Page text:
Before winter hits, you want to make sure your home’s heating system is ready to go! Many people tend to overlook the minor flaws in their home heating systems. Unfortunately, most only notice when it’s too late.
Did you know that your auxiliary heating system will increase your heating costs if you don’t properly manage it? Aux heat is not a concern when the temperature is below freezing, but auxiliary heat can strain your budget when spring rolls around and the weather gets warmer.
So, if you’re wondering what auxiliary heat is and why it keeps flashing on your thermostat, this article will guide you through what it is, why it turns on, and the problems that come with it staying switched on.
What is Auxiliary Heat In A Home?
Auxiliary heat is your heat pump’s secondary electric resistance heating system. When the outside temperature drops below 35-40 degrees Fahrenheit, your primary heat pump needs help. It will not heat your home quickly enough, particularly from a cold start.
Auxiliary heat then comes to the rescue. You might notice the flashing “Aux Heat” on your thermostat. Whew… the system is working as advertised – but it should only be on when your heat pump can’t produce enough heat to warm up the home by itself.
Auxiliary heat is a supplemental heat source that should automatically turn on when the outside temperature is near freezing or below. Aux heat is usually electric-resistant, and it looks like the electric coils inside a toaster. This backup method helps achieve heat in your home when the heat pump can’t.
Why does Auxiliary Heat Turn On Your Thermostat?
Your heat pump does not generate heat (like a furnace). Instead, it takes heat from the outside air and uses it to heat your home (even in cold temperatures). But when the temperature drops under 0°C, there isn’t enough heat in the air for the pump to do its intended work.
Near Freezing Air Temperature
It’s at this point when your system switches to auxiliary heat. When the aux heat turns on, it is a sign that your heat pump is under the balance point.
The balance point of a heat pump depends on the system’s capacity and the current demand. Your home’s heat pump is in working condition when it has reached the balance point – this means the system’s capacity and demand are equal. But once the demand is more than the capacity, your system will resort to auxiliary heat for help.
Thermostat Calls For 3 Degree or Higher Temperature Rise
Heat pumps will commonly switch to auxiliary heat when you change your thermostat to a temperature 3 degrees or higher than the current temperature in your home.
Perhaps you’ve noticed “Aux Heat” on your thermostat after waking up on a cold morning and turning the temperature up (more than 3 degrees) – this is normal.
Ice Buildup On Heat Pump
Auxiliary heat will also kick on when ice builds up on the outside of your heat pump. When ice accumulates on your heat pump, your system should enter a “defrost mode.” Some systems may have a “defrost” manual selection. The defrost cycle will essentially take the heat from your home and use it to melt the ice built up on your water pump.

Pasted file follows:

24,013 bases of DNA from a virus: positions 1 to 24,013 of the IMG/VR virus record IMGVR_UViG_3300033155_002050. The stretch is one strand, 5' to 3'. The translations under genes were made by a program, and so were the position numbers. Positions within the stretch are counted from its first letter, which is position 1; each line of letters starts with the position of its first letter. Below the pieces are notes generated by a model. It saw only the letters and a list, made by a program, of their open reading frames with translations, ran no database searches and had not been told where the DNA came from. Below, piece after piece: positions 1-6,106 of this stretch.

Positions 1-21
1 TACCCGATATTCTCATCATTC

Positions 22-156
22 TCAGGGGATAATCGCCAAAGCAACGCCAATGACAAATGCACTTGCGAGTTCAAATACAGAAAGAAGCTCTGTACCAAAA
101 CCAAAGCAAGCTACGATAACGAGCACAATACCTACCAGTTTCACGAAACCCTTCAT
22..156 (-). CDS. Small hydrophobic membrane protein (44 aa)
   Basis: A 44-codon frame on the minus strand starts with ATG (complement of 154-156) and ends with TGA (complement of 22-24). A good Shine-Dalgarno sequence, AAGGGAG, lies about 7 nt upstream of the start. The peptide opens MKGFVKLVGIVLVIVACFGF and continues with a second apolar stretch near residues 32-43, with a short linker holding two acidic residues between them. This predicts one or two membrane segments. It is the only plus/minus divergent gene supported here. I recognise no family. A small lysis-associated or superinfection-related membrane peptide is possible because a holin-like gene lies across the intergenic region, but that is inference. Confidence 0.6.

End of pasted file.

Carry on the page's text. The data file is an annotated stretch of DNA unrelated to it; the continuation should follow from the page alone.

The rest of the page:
Take note: the defrost mode will blow cold air out of the vents in your home, so prepare your family to stay snug and warm before doing so. Consider having an electric space heater on standby to help keep you warm during the defrost cycle. The electric costs of a space heater don’t have to be high if used efficiently.
Is It Ever Bad If Auxiliary Heat Comes On?
Unfortunately, running on auxiliary heat for too long can get pricey. As a temporary backup, aux heat is energy and cost-efficient; but it is bad if your heat pump is stuck on auxiliary heat mode and the temperature outside is above 2°C.
What if Auxiliary Heat Won’t Turn Off?
Once the temperature outside begins to warm up, your aux heat should automatically turn off. If not, we recommend that you reach out to a heating/cooling professional ASAP.
Aux heat is not as efficient as your regular heat pump. So, if you ever find the weather warming up outside and your thermostat reading “aux on,” it’s time to call in the professionals!
Is Auxiliary Heat More Expensive?
Auxiliary heat is a necessary supplemental heating system. By design, it compensates for the shortfalls of your heat pump. It becomes expensive when it turns on necessarily. We address these issues in the following section.
How Do I Stop My Auxiliary Heat From Coming On?
Increase the temperature in small increments
Whenever you want to turn up the thermostat, make sure you only turn it up two degrees at a time. Go back to increase it after an hour or so. When you turn it up quickly, your heat pump will do whatever it needs to get your home temperature up as fast as it can.
By turning up your temperature slowly, aux heat will not turn on because the increase you requested is doable by the heat pump.
Set your thermostat to 20°C or 68°F and maintain it
Maintaining this temperature will help you save a lot on your electrical bill. Every degree above 20°C will amplify your electrical bill because your aux heat will turn on. If you keep the inside temperature lower, your heat pump won’t require the auxiliary heat’s help.
If this temperature is too cold for you to maintain indoors during the cold months, you can invest in a portable heater to keep your family nice and warm!
We hope you have a great understanding of auxiliary heat. I’m guessing you will pay much closer attention now when your thermostat reads “aux heat.”
If, by chance, you notice the “aux heat” setting is on when it shouldn’t be, call a professional right away and have it inspected.
Thanks for taking the time to visit The Home Dweller. We appreciate you and hope this was valuable enough to share on social media. Until next time – Dwell Tastefully!